The global annual production of adipic acid is currently three million tonnes. It is mainly derived from fossil oil and the byproduct, nitrous oxide, is a very powerful greenhouse gas. The production is, thus, anything but sustainable. Emma Karlsson, a PhD student at Industrial biotechnology at Chalmers, is on the track to find a sustainable solution for adipic acid production.
We set out to write a review that didn’t just discuss how algae production work in general, but instead focused on how it can become more viable through integration with industry and outputs from other processes. In particular, we considered requirements for nutrients, water, carbon dioxide and heat, which are all essential for algal cultivation and have a large bearing on the impact and cost of production at large scales.
The BioBuF project consortium organised one of the workshops, entitled “Future Biorefineries from raw materials to bio-products: development and analysis” at EUBCE 2017, which took place in Stockholm from June 12th to June 15th, 2017. The EUBCE covers the entire value chain of biomass to conduct business, to network, and to present and discuss the latest developments and innovations, the vision is to educate the biomass community and to accelerate growth. The EUBCE gathers participants from industry, academia as well as from the public sector and public authorities.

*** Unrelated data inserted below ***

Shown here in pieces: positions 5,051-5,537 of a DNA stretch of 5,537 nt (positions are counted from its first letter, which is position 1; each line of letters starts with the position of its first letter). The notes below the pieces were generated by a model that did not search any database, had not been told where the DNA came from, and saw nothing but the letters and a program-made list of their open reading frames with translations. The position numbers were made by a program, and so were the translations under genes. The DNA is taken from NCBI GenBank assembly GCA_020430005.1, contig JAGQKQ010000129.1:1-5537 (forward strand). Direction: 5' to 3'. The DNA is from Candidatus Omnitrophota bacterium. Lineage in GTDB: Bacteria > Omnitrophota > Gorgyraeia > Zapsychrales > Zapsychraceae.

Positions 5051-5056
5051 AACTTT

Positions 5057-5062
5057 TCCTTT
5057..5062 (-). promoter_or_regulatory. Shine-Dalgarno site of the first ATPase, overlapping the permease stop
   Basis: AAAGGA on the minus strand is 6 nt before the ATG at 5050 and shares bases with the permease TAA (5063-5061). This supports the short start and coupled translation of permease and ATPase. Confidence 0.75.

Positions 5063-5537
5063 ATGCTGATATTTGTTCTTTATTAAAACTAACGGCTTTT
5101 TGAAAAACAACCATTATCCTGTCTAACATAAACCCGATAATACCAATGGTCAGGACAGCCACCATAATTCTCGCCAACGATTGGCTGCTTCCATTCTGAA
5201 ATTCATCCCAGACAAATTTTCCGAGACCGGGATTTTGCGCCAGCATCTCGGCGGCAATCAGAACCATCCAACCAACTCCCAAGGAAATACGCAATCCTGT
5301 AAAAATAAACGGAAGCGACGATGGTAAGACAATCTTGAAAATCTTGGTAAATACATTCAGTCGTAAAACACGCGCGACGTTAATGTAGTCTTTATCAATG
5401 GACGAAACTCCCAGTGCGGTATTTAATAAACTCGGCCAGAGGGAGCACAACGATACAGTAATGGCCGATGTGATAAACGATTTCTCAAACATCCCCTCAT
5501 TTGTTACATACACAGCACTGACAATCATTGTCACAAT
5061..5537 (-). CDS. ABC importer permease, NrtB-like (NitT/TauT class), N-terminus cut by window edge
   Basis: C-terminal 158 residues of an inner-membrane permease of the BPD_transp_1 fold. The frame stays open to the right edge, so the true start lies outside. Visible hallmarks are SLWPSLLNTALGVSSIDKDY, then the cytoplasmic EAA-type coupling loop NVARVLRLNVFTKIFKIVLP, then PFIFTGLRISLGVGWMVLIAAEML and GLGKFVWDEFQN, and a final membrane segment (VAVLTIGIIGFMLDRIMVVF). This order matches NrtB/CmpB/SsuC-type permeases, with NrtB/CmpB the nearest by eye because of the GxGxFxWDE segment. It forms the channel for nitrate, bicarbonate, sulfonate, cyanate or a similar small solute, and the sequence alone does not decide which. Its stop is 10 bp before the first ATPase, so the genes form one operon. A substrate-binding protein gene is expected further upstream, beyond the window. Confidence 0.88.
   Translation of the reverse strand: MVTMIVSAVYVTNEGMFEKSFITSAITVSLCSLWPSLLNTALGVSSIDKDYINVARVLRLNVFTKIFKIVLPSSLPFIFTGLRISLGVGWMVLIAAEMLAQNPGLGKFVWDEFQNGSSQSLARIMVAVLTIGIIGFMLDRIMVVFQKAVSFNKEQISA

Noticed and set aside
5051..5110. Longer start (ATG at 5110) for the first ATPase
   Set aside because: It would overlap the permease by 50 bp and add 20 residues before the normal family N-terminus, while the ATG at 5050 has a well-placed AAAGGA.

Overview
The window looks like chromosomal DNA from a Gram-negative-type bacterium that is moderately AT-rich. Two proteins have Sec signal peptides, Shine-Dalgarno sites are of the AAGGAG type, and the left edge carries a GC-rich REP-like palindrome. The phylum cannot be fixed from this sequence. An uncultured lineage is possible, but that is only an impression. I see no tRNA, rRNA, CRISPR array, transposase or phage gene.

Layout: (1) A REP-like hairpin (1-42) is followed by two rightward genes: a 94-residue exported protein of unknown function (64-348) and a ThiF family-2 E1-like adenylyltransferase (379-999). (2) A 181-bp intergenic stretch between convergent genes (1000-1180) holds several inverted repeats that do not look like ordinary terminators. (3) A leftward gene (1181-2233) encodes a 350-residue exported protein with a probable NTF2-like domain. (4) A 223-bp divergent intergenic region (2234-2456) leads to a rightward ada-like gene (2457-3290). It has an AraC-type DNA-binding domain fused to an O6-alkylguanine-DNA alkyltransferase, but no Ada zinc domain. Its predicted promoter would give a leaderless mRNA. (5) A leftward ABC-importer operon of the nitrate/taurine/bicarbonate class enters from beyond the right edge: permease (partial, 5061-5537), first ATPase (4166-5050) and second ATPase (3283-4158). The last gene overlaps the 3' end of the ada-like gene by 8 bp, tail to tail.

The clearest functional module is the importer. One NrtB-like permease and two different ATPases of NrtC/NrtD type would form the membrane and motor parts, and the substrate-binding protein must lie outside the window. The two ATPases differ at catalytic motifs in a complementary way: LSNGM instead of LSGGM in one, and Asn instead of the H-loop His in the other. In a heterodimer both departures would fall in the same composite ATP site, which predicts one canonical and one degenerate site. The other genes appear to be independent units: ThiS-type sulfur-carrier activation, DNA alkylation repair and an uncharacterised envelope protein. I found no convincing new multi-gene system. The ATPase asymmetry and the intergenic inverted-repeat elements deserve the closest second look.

At the International Science Festival in Gothenburg (Vetenskapsfestivalen), the BioBuF project held a session focused on biorefineries and the research done within the project.
The products we use in our everyday life, such as fuels, chemicals and materials, are made from a variety of raw materials, but in many cases they are made from the refining of oil or other non-renewable, fossil, resources. However, if these non-renewable resources could be replaced by biological resources in the production of a product, for instance bio-plastics, the product’s environmental impact could hopefully be reduced.